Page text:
Sen. Barbara A. Mikulski announced Wednesday she’s supporting the international agreement with Iran regarding its nuclear capabilities. In doing so, the Maryland Democrat gives the Obama administration a veto override-proof list of 34 Senate supporters, all from the Democratic caucus.

“No deal is perfect, especially one negotiated with the Iranian regime,” Mikulski wrote in a statement Wednesday. “I have concluded that this Joint Comprehensive Plan of Action is the best option available to block Iran from having a nuclear bomb. For these reasons, I will vote in favor of this deal. However, Congress must also reaffirm our commitment to the safety and security of Israel.”
The announcement from the Appropriations ranking member came as the top Democrat on Foreign Relations, her colleague on “Team Maryland” Benjamin L. Cardin continued to weigh his options. Cardin met Tuesday with college students at Johns Hopkins University.
Regardless what Cardin decides, it is a big victory for the Obama administration to get the necessary votes locked up before Labor Day weekend, and it is made all the more significant because Republicans and outside groups opposed to the agreement have been beating the drum against it, including on the airwaves. Opponents led by Trump and Cruz are set to gather outside the Capitol one week from today to warn of consequences.
...
Mikulski joined the list of supporters one day after two Democratic senators who had been seen as having among the most significant concerns made detailed presentations to explain their support.
Sen. Bob Casey of Pennsylvania wrote a 17-page memo to explain his analysis, and Sen. Chris Coons of Delaware, who has already developed into a key voice at the Foreign Relations Committee, gave a speech at the University of Delaware and spoke to reporters about his decision.
For Senate Democrats, party loyalty takes precedence over all other considerations. When will they pay the price?

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Tuesday, September 01, 2015

How the US taxpayer may subsidize the purchase of Boeing jets by Iran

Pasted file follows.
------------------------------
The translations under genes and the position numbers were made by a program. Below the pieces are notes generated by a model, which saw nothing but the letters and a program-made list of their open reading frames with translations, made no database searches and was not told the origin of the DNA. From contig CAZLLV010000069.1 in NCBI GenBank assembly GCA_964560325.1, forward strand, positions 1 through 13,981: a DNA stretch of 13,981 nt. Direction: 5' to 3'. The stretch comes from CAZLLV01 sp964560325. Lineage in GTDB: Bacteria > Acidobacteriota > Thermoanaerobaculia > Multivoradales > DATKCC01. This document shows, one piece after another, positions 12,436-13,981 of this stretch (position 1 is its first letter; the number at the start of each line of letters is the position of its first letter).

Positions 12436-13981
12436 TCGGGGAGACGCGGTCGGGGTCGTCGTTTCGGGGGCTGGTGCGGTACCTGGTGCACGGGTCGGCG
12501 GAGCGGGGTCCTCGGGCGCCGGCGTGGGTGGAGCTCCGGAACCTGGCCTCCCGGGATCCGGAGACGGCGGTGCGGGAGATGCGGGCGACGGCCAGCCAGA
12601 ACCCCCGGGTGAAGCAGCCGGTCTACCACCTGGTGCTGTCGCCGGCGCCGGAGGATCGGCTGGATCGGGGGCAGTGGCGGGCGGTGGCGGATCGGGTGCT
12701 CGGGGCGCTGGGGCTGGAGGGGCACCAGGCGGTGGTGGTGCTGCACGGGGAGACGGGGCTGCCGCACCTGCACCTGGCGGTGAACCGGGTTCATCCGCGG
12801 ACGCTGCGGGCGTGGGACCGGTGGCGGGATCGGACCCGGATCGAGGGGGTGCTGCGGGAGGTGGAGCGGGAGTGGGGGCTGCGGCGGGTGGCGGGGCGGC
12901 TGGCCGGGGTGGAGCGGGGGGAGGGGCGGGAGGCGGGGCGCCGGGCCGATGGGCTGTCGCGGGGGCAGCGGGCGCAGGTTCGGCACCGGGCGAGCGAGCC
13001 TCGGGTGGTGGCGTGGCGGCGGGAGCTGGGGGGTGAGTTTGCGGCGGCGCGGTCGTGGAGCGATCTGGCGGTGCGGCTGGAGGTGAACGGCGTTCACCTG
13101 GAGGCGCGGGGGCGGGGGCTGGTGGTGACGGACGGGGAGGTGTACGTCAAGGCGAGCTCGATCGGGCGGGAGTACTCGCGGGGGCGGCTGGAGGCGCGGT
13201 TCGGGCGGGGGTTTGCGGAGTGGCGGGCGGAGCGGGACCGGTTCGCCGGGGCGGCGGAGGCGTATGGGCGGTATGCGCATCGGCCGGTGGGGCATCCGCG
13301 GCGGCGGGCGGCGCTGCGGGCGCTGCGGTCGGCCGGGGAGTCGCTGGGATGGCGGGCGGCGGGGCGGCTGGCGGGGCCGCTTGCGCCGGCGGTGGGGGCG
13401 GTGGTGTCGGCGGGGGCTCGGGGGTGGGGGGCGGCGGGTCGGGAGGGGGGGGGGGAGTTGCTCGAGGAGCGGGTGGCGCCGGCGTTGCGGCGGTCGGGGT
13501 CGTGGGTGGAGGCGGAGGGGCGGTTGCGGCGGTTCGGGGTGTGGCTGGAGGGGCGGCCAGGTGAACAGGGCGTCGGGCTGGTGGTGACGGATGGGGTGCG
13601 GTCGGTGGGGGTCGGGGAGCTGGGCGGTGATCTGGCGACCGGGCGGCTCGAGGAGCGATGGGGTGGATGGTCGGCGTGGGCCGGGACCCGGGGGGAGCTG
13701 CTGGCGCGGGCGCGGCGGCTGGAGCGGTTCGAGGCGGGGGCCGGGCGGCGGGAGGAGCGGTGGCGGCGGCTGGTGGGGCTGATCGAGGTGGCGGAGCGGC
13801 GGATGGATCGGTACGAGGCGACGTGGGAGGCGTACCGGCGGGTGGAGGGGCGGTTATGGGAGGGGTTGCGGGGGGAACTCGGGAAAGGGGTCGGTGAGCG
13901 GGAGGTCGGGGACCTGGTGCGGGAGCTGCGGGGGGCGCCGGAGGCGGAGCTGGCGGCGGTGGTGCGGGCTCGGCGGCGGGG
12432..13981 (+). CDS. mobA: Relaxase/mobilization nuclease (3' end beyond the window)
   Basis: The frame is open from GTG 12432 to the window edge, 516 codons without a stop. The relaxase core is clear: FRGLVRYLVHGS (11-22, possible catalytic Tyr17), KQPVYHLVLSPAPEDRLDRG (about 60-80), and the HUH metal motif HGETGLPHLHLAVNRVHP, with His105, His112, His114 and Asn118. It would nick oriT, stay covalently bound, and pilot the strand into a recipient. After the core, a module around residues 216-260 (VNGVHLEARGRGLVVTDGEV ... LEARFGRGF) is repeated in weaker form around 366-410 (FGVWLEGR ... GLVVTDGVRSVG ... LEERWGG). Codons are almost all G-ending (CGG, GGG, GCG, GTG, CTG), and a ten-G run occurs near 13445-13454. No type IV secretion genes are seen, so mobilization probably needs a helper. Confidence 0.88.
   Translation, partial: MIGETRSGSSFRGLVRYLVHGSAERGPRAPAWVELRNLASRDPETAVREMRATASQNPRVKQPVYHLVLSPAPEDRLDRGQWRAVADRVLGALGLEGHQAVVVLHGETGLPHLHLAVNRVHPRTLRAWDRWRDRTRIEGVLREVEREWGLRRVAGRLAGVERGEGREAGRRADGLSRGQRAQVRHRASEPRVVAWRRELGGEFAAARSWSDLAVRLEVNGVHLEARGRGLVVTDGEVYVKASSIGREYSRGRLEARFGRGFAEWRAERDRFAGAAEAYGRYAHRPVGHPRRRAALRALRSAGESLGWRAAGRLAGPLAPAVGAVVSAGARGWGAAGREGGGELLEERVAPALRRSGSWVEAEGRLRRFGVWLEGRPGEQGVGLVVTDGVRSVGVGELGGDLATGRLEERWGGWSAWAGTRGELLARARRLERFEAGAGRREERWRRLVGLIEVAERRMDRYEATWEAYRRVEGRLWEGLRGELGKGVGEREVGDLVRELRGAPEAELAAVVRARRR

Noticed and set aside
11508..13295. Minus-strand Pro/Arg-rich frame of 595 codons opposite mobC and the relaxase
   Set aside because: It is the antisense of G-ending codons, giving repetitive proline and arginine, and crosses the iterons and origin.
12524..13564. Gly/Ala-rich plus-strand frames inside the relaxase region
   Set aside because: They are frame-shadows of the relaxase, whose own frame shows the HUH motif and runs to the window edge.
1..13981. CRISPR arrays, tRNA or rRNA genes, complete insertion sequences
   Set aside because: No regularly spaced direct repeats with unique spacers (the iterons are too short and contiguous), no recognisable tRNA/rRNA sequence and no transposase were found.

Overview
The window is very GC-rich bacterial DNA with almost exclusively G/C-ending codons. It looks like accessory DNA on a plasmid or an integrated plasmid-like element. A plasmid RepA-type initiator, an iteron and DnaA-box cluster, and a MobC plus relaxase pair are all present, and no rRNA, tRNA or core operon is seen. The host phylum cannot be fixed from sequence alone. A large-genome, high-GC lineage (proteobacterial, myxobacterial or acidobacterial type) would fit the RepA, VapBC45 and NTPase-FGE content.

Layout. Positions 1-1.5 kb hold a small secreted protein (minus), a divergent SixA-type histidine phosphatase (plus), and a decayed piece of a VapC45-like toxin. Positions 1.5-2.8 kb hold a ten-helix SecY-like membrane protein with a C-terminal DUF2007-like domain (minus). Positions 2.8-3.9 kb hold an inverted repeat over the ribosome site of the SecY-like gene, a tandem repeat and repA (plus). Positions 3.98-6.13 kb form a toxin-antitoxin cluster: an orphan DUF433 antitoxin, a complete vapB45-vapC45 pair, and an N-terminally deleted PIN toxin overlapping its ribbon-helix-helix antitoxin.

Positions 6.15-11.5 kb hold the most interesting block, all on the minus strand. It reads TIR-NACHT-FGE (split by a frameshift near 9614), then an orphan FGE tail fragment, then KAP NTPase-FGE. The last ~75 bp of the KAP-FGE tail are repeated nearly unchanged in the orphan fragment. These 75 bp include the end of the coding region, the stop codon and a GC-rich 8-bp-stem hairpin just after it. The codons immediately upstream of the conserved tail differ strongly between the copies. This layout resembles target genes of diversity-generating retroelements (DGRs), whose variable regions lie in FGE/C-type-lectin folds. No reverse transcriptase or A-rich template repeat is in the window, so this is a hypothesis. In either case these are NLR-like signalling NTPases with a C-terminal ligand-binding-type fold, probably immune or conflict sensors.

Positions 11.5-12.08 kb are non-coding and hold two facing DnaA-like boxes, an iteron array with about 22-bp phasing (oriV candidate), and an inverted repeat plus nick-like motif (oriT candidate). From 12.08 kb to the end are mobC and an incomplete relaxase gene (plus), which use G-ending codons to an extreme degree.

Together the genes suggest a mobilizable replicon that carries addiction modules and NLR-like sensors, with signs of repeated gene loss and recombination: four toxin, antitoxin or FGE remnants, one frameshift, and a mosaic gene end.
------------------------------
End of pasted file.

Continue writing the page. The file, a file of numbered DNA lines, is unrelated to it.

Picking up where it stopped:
If you're an American taxpayer, you may be subsidizing the purchase of Boeing jets by Iran through the Export-Import Bank.
The Ex-Im bank provides government loan guarantees to a handful of major corporations — coincidentally, major political donors — that allow them to sell goods to foreign countries without worrying about whether or not they’ll actually get paid.  If a country should fail in its obligations, Uncle Sam will make the debts good.  The American taxpayer ends up on the hook for the cost of expanding corporate business in suspect nations with wobbly economies.  Yet the small number of corporations who benefit from the Ex-Im bank are all quite wealthy, and capable of obtaining loan guarantees privately through insurance.  The taxpayer is made to do what the market is ready to do just because it saves these corporations money.
One country where the Ex-Im bank has not operated in recent years is Iran.  This is because of the American sanctions that will be rejected as a part of approving the Iran Deal.  The Congressional Research Service has recently published a document detailing the ways in which the Ex-Im bank will be freed to undertake loan guarantees with Iran.  The CRS piece was written by one of their research specialists in foreign policy legislation, Dianne Rennack.  The complete report can be viewed at the end of this post.
...
According to the report, restrictions on the Ex-Im bank working with Iran are going to be released by the repeal of a number of executive orders (E.O.).  E.O. 13590 prohibits the Ex-Im bank from entering into relationships with individuals named personally in the sanctions, such as Qassem Suleimani, the head of Iran’s unconventional warfare program.  The Iran deal will repeal this order.
E.O. 13622 authorizes sanctions on foreign financial organizations associated with Iran’s state sponsorship of terrorism.  That will also be repealed under the deal.